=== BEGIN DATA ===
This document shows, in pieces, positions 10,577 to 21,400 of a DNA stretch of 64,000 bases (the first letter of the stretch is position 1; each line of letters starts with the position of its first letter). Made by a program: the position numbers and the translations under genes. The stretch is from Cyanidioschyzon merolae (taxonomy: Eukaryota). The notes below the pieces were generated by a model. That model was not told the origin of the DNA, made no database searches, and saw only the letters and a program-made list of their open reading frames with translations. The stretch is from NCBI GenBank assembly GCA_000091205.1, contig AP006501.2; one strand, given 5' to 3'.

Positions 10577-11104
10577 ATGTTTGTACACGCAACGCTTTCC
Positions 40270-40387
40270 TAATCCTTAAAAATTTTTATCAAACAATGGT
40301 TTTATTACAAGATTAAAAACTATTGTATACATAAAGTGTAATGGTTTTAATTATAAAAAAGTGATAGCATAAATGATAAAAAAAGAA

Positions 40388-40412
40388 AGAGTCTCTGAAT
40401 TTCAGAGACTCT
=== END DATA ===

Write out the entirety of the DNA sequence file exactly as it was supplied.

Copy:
This document shows, in pieces, positions 10,577 to 21,400 of a DNA stretch of 64,000 bases (the first letter of the stretch is position 1; each line of letters starts with the position of its first letter). Made by a program: the position numbers and the translations under genes. The stretch is from Cyanidioschyzon merolae (taxonomy: Eukaryota). The notes below the pieces were generated by a model. That model was not told the origin of the DNA, made no database searches, and saw only the letters and a program-made list of their open reading frames with translations. The stretch is from NCBI GenBank assembly GCA_000091205.1, contig AP006501.2; one strand, given 5' to 3'.

Positions 10577-11104
10577 ATGTTTGTACACGCAACGCTTTCC
Positions 40270-40387
40270 TAATCCTTAAAAATTTTTATCAAACAATGGT
40301 TTTATTACAAGATTAAAAACTATTGTATACATAAAGTGTAATGGTTTTAATTATAAAAAAGTGATAGCATAAATGATAAAAAAAGAA

Positions 40388-40412
40388 AGAGTCTCTGAAT
40401 TTCAGAGACTCT